Does technology improve or degrade by default?
I've watched a great talk by Jonathan Blow about current technology and how far can we be from the collapse of Civilization.
Jonathan Blow - Preventing the Collapse of Civilization
It's a great talk, and I recommend you watch it! One of the great arguments in the talk is from Elon Musk.
Becoming a multi planet species in a space-faring civilization — this is not inevitable. It's very important to appreciate this is not inevitable. The sustainable energy future I think is largely inevitable, but being a space-faring civilization is definitely not inevitable. if you look at the progress in space, in 1969 we were able to send somebody to the moon. Nineteen-sixty-nine. Then we had the space shuttle. The space shuttle could only take people to low Earth orbit. The space shuttle retired and the United Staes could take no one to orbit, so that's the trend. The trend is like, down to nothing. People are mistaken when they think that technology just automatically improves. It does not automatically improve. It only improves if a lot of people work very hard to make it better and I actually, I think, by itself, degrade, actually. You look at ancient civilizations like ancient Egypt and they were able to make the pyramids and they forgot how to do that. And the Romans, they built these incredible aqueducts, they forgot how to do it.
If you want to take a look at another critical take on the technology we use now and how we're surfing on better hardware wave then I can recommend the great talk by Maciej Cegłowski:
Maciej Cegłowski - Web Design: The First 100 Years
After learning more about planes and history, you may say that it's not a real problem as children are much better at tech than adults. You probably heard about digital natives or read articles like Tech-Savvy Toddlers: Why are Young Children So Good With Technology?.
Unfortunately what most of those articles cover is consumption, not creation, hacking or fiddling with the technology. You can say that they start at a higher level and that would be true. I can't say that I know enough electronics even to attempt recreating a simple microcontroller but can have a good career.
What this situation reminds me is tragedy of the commons.
The commons dilemma is a specific class of social dilemma in which people's short-term selfish interests are at odds with long-term group interests and the common good.
It doesn't make sense for any one person to put the time in learning all the abstraction layers from nothing. Especially if we start to think about all the layers, we depend on every day in current Civilization. Imagine collecting raw metals from a mine, melting it, and making all your tools before you can even start thinking about making a processor not to mention writing any code.
What is troubling me is that I've remembered an article I've read a couple of years ago Kids can't use computers... and this is why it should worry you. It also connects to my own experience with junior programmers (and probably an older generation looking at people my age). The younger the generation, the further and further on the abstractions ladder and the less they know about the basics.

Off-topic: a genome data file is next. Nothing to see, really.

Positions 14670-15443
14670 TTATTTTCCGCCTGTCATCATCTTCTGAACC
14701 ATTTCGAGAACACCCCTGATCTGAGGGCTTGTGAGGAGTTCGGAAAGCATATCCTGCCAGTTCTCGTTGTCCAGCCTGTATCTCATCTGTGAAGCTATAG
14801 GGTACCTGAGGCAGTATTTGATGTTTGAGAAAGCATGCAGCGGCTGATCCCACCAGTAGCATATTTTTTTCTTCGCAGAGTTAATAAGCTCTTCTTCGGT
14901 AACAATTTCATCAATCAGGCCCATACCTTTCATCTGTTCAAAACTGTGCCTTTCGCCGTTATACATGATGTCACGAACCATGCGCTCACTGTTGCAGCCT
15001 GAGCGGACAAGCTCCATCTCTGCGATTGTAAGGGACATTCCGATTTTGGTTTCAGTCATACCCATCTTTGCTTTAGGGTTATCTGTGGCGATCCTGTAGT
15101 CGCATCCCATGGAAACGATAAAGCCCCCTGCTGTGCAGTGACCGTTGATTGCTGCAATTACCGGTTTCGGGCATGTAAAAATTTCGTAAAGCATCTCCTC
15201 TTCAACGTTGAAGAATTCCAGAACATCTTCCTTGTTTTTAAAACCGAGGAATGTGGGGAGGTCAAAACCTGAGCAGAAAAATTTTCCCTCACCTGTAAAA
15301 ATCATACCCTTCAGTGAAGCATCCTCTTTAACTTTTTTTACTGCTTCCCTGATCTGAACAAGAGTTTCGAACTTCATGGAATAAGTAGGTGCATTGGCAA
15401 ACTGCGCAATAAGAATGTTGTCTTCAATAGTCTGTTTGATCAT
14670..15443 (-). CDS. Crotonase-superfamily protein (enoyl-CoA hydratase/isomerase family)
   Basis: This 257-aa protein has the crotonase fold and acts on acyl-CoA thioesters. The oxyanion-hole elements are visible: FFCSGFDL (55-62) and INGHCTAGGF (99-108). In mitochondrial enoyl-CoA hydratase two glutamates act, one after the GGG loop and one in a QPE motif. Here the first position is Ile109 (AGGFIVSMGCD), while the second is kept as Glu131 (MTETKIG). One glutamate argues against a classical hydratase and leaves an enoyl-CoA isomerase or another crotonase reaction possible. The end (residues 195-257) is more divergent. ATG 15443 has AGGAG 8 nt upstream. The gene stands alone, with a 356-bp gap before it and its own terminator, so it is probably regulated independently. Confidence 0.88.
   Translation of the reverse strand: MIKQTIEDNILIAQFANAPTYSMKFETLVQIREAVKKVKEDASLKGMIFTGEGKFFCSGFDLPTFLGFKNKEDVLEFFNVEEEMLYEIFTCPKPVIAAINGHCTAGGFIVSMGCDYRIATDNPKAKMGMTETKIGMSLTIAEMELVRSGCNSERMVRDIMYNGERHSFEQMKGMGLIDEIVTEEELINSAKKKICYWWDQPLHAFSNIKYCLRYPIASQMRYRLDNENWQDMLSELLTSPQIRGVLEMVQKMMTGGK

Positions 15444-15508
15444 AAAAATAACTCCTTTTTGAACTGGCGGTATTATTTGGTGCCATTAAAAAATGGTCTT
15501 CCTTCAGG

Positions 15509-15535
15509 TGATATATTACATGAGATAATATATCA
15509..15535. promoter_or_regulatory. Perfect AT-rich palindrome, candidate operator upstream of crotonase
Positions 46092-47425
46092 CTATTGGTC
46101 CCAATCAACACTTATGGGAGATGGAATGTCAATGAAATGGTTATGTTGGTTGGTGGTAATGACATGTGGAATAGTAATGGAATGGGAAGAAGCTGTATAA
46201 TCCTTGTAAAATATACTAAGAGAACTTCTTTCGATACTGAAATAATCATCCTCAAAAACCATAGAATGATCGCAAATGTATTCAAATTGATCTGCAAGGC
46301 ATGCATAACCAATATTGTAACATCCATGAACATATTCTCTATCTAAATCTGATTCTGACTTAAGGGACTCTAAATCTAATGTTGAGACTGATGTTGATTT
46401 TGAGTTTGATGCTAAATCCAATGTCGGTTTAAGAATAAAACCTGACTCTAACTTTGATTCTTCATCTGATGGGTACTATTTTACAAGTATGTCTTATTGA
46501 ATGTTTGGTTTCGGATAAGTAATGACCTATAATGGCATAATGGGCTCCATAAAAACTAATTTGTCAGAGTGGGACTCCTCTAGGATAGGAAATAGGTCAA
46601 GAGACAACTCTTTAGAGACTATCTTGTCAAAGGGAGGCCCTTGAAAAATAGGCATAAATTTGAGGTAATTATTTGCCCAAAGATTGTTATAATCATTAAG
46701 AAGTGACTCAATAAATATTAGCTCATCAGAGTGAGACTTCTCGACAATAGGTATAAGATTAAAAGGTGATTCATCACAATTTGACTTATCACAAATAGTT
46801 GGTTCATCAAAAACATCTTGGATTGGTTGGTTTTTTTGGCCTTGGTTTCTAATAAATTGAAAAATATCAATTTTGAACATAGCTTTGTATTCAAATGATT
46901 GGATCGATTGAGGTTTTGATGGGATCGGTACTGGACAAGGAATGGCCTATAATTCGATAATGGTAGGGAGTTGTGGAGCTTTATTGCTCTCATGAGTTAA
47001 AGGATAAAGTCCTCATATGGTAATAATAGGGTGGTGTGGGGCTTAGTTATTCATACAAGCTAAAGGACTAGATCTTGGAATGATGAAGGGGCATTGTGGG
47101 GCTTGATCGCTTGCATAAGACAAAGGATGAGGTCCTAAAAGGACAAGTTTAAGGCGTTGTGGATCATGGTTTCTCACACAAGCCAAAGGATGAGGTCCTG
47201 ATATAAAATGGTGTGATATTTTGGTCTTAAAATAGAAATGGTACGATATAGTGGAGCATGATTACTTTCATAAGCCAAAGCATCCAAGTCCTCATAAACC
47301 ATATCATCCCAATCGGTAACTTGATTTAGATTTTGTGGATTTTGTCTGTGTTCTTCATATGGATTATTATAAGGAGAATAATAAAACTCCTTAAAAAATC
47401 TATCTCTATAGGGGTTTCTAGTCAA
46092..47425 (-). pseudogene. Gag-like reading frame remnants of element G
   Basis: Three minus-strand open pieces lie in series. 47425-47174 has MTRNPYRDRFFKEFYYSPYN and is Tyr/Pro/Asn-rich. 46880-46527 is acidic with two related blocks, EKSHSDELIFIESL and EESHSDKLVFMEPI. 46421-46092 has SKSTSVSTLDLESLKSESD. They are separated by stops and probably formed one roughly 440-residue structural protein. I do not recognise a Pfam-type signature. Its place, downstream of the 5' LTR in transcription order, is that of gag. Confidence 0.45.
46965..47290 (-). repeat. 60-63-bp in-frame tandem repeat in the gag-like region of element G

I recommend her follow up article after seeing the Ofcom report One Year On
I'm not sure if there is any point to this post as it's not something we can quickly fix.
To leave you with something more optimistic please take a look at Please Learn to Think about Abstractions
Update Hello World
I've read about a similar problem in the book "Hello World" by Hannah Fry
Hello world. Jak być człowiekiem w epoce maszyn by Hannah Fry
If you take a look at the Levels of driving automation
- Level 0: No Automation
- Level 1: Driver Assistance ("hands on")
- Level 2: Partial Automation ("hands off")
- Level 3: Conditional Automation ("eyes off")
- Level 4: High Automation ("mind off")
- Level 5: Full Automation ("steering wheel optional")
Level 3 is the most interesting:
The driving mode-specific performance by an automated driving system of all aspects of the dynamic driving task with the expectation that the human driver will respond appropriately to a request to intervene
... the handoff from automated driving to manual driving, which may become necessary due to unfavorable or unusual road conditions, or if the vehicle has limited capabilities. A sudden handoff could leave a human driver dangerously unprepared in the moment. In the long term, humans who have less practice at driving might have a lower skill level and thus be more dangerous in manual mode.
The more automated our tools (like cars or planes) are, the less we're prepared to drive them - even in normal conditions. The assumption that the driver can take over when the situation gets dangerous and has experience and awareness to recover is delusional. It can work in the short term but will lead to accidents the less practical experience users will have.